Dividend Stocks That Could Triple Your Investment

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Includes: HCP, KMI, LVS, O, SPY, T
by: Eli Inkrot
Summary

A recent article highlighted three high-yield dividend stocks that could triple your investment.

At first glance this appears to be quite compelling.

However, as this article demonstrates, it’s always important to keep the relative time frame in mind.

Recently I came across the following headline: "3 High-Yield Dividends That Could Triple Your Investment in Less Than 25 Years." Within this commentary, three people named three dividend stocks that they believed would triple your investment in two and a half decades or less: Realty Income (NYSE:O), HCP (NYSE:HCP) and Las Vegas Sands (NYSE:LVS).

Now to the casual observer this might sound impressive. Here you these three picks out of hundreds (or thousands) of options. The nonchalant viewer could believe this gives them some insight. Yet here's the thing: whether using the above names or hundreds of others, this type of expectation doesn't tell you much. It's always important to keep the relative time frame in mind.

When you see the word "triple" you can imagine a $1,000 investment turning into $3,000. We know what the word "triple" means, and it's easy to get carried away with its anticipation. We also know, if only from a vague bird's eye view, the notion of a 25-year investment time horizon. However, many of us aren't particularly adept at mentally calculating compound annual growth rates.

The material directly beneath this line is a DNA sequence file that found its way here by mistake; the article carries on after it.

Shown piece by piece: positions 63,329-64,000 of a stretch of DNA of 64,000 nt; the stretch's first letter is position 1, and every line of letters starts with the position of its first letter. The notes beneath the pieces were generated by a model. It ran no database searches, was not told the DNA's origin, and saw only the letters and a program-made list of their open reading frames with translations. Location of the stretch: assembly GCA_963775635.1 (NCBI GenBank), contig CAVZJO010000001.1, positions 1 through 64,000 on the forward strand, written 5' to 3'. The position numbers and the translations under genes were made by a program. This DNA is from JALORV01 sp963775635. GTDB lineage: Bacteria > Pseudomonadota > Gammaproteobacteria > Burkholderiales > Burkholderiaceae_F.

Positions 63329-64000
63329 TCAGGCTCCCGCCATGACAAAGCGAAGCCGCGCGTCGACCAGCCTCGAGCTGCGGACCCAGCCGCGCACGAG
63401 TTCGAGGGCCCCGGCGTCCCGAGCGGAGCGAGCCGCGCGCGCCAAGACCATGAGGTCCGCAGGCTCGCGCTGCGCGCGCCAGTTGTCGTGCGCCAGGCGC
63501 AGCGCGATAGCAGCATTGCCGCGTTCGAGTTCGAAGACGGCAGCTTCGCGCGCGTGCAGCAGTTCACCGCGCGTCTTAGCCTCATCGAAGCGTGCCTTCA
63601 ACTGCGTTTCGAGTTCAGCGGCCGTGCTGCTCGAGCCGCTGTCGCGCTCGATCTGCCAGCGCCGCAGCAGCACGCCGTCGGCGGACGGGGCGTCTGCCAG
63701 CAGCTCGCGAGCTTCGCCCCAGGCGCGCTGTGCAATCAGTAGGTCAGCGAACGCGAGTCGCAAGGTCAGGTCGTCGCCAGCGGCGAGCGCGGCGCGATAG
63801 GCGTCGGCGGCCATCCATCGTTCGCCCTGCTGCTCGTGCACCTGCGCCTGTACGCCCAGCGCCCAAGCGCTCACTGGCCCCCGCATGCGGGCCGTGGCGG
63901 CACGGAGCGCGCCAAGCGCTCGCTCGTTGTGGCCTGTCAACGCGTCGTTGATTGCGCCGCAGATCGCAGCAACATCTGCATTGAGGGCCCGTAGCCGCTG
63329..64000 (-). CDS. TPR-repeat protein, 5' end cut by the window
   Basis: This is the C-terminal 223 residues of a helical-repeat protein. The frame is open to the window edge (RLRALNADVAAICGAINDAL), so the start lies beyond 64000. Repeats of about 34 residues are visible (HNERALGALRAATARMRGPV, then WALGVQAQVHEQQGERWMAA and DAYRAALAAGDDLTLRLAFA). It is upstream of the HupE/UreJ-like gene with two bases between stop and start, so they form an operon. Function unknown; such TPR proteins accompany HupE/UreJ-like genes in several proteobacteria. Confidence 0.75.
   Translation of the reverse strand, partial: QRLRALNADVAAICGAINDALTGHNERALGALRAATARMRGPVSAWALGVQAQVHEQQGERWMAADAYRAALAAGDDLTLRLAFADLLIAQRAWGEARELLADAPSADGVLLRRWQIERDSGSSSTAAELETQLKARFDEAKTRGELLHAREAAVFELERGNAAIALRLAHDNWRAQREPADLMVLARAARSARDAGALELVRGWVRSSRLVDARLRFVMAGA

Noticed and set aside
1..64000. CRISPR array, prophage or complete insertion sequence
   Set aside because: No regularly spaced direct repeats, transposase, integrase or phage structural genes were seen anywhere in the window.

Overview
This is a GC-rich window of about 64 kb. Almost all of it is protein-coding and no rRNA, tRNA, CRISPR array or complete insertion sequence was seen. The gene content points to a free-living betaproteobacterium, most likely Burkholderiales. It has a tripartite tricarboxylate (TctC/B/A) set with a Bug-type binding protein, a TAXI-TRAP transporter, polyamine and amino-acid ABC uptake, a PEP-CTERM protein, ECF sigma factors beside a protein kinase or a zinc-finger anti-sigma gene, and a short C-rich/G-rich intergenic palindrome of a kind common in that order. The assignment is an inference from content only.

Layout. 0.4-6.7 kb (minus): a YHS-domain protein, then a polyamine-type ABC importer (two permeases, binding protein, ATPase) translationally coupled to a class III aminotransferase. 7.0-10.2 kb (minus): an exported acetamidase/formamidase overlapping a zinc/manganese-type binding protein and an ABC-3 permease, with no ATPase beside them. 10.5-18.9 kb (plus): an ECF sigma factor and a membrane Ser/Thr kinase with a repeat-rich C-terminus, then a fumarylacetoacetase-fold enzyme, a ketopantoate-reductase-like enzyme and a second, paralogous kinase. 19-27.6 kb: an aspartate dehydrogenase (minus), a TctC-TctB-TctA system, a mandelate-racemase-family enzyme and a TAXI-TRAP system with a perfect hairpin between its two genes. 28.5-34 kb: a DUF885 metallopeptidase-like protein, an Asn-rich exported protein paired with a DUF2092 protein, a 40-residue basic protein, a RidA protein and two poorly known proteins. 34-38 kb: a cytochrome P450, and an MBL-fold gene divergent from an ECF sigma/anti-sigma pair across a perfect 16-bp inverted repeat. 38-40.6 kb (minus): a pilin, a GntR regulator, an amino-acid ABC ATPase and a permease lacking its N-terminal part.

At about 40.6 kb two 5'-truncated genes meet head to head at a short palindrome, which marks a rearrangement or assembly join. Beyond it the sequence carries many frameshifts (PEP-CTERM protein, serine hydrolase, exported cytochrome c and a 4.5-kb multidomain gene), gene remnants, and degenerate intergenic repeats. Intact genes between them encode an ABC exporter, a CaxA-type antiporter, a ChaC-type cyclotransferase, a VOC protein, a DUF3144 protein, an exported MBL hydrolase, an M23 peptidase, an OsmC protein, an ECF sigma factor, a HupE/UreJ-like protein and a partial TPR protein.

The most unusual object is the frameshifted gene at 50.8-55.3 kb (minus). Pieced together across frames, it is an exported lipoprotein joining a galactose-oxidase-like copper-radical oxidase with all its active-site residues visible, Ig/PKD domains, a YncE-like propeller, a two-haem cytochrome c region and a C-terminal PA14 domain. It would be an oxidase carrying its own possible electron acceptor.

For an investment to triple over a 25-year period it would require a yearly growth rate of about 4.5%. Suddenly the idea of a spectacular investment opportunity turns to mediocre; and it all relates to the time frame. In fact, if a higher-yield security didn't triple your investment during the next 25 years you'd likely be quite disappointed.

Let's use some examples to demonstrate what I mean. AT&T (NYSE:T) is perhaps the quintessential "high-yield" dividend growth example. AT&T has not only paid but also increased its dividend for 31 consecutive years. Over the past seven years the payout boosts have been "just" four cents per annum - resulting in growth in the 2% to 3% range. Although the growth rate is comparatively slow, the current yield - sitting near 5.5% - makes up for it. Moving forward it's not unimaginable that AT&T will continue to increase its dividend by 2% per year.

If AT&T were able to increase its dividend by 2% annually, today's $1.88 payout would turn into a $3.08 payment 25 years later. This isn't spectacular growth by any means. However, it is more than solid income generation. Over the years you would expect to collect over $61 in dividend payments - representing about 175% of your initial investment. Without considering price appreciation you would already be quite close to tripling your investment.

Of course this would also imply a future yield around 9% - possible, but perhaps not altogether practical to expect. With slight share price appreciation (less than 2% per year) you would have more than tripled your investment. It's plain to see that isn't an especially high hurdle.